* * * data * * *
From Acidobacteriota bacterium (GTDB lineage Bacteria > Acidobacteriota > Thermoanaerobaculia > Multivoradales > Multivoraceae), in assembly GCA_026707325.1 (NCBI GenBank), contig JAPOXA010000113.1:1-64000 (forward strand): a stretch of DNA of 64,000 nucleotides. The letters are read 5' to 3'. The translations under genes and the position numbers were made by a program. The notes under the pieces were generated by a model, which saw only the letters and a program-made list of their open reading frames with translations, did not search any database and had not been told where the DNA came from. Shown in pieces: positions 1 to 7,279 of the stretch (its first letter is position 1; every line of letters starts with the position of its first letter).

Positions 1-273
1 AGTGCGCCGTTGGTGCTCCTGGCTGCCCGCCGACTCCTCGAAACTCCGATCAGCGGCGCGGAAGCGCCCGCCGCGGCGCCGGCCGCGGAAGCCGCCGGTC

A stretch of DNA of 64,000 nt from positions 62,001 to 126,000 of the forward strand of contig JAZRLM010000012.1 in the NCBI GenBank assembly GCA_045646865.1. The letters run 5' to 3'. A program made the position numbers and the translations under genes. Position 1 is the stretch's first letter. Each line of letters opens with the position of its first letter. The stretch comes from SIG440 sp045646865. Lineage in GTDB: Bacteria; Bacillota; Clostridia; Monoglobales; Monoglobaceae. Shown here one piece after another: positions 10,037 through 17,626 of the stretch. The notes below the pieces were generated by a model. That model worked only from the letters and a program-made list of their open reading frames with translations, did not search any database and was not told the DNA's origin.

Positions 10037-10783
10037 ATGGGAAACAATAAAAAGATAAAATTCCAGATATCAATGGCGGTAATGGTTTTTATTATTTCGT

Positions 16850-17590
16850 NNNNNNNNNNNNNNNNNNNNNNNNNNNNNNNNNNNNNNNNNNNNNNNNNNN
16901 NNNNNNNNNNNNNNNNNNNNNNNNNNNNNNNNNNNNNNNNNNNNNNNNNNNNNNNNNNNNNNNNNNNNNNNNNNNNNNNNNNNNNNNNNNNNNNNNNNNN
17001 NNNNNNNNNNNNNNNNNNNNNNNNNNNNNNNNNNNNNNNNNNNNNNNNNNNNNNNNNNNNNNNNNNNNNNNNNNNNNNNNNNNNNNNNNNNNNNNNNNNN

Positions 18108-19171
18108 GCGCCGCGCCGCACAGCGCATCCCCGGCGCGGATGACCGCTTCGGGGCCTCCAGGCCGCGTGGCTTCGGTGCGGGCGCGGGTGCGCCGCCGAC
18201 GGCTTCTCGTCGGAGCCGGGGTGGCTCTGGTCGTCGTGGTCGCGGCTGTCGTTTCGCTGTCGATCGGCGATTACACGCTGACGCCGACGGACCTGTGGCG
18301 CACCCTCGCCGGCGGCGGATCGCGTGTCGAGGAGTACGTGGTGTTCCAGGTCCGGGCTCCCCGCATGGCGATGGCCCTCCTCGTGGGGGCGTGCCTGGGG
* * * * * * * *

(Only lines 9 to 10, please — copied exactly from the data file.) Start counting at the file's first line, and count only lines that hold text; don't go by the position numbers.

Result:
16901 NNNNNNNNNNNNNNNNNNNNNNNNNNNNNNNNNNNNNNNNNNNNNNNNNNNNNNNNNNNNNNNNNNNNNNNNNNNNNNNNNNNNNNNNNNNNNNNNNNNN
17001 NNNNNNNNNNNNNNNNNNNNNNNNNNNNNNNNNNNNNNNNNNNNNNNNNNNNNNNNNNNNNNNNNNNNNNNNNNNNNNNNNNNNNNNNNNNNNNNNNNNN